Inscription of Thutmose II

Thutmose II was the king of Egypt between approximately 1493 and 1479 BC, after inheriting the throne from his father Thutmose I. It is believed he was 17 years old when his father died, and he became king, however, did not partake in the expedition to Kush to suppress the rebellion that year. The Inscription of Tuthmose II's campaign into Nubia to crush the rebelling Nubians in 1493 BC. More
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About the Series: Memories of the New Kingdom
The New Kingdom era of Egyptian history emerged from the darkness of the Second Intermediate Period, when the Theban dynasty drove out the Hyksos from Egypt, and went on the conquer Canaan, and Nubia. The fall of Hyksos dynasty appears to have been largely as a result of the Minoan eruption in Greece, which darkened the sky of Egypt and blanketed northern Egypt with up to 2 meters (6 feet) in ash. The Tempest Stele from Karnak described the effects of the storm reaching all the war to southern Egypt during the era of Ahmose I, the Pharaoh that ultimately drove the Hyksos from Egypt.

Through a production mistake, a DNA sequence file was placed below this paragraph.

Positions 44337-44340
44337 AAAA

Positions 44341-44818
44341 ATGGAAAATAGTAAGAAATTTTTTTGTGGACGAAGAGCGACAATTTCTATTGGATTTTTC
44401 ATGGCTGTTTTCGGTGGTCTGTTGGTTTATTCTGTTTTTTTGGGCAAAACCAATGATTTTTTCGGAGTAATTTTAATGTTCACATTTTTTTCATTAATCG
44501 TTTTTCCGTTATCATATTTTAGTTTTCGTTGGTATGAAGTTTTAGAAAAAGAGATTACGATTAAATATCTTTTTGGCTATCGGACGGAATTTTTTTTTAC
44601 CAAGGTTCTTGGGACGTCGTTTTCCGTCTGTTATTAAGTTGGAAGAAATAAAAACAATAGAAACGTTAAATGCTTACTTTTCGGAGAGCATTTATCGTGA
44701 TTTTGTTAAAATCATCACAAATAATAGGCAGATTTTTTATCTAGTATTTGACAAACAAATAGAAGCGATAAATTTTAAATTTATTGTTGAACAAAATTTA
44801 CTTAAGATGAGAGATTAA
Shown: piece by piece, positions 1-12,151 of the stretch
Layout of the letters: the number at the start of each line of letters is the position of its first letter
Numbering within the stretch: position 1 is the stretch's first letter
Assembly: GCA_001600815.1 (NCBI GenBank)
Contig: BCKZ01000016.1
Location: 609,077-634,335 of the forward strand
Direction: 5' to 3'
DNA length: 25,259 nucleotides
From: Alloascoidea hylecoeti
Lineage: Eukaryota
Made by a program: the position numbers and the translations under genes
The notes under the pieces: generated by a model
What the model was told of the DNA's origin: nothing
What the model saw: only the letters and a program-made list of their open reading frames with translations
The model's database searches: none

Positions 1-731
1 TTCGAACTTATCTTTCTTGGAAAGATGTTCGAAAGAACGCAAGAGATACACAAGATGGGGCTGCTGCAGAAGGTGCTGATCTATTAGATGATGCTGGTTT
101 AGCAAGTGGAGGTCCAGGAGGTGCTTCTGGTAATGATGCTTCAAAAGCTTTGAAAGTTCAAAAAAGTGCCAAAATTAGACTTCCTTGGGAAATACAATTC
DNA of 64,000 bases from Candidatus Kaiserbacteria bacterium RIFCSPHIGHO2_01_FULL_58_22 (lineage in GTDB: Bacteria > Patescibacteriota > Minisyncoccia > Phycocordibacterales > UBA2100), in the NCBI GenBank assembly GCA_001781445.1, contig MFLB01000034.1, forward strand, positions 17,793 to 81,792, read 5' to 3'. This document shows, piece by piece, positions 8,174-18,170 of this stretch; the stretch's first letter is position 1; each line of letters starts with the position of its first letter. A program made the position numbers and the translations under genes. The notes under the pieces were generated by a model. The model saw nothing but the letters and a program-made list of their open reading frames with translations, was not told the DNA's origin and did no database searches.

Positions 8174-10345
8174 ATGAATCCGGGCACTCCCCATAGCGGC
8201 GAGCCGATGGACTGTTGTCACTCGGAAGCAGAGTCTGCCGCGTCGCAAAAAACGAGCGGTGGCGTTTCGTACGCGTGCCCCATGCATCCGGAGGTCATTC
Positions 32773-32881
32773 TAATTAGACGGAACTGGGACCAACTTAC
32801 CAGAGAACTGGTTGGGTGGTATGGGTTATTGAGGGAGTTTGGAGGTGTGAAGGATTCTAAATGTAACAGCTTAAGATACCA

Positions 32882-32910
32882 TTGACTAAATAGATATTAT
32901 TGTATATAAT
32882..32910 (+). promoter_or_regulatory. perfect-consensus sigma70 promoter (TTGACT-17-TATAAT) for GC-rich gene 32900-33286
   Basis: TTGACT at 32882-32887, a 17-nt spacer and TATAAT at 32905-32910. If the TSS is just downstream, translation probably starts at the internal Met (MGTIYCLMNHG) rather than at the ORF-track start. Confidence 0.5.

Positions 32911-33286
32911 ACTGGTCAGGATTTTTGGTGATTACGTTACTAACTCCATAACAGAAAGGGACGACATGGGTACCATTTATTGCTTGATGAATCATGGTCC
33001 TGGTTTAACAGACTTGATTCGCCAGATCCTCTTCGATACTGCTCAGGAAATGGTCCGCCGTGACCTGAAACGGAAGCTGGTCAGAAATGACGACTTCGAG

This period of destruction was shortly before Ahmose I launched his successful invasion of Northern Egypt and captured the Hyksos capital of Avaris. The Autobiography of Ahmose Pen-Ebana covers many of the early battles that forged the Egyptian New Kingdom, including the Battle of Avaris, and the subsequent Battle of Sharuhen a few years later, which resulted in Egypt taking control over the entire former Hyksos dominion. Ahmose Pen-Ebana is often described as an Egyptian Admiral, however, his career in the Egyptian navy encompassed decades under the service of a series of Pharaohs, including Ahmose I,

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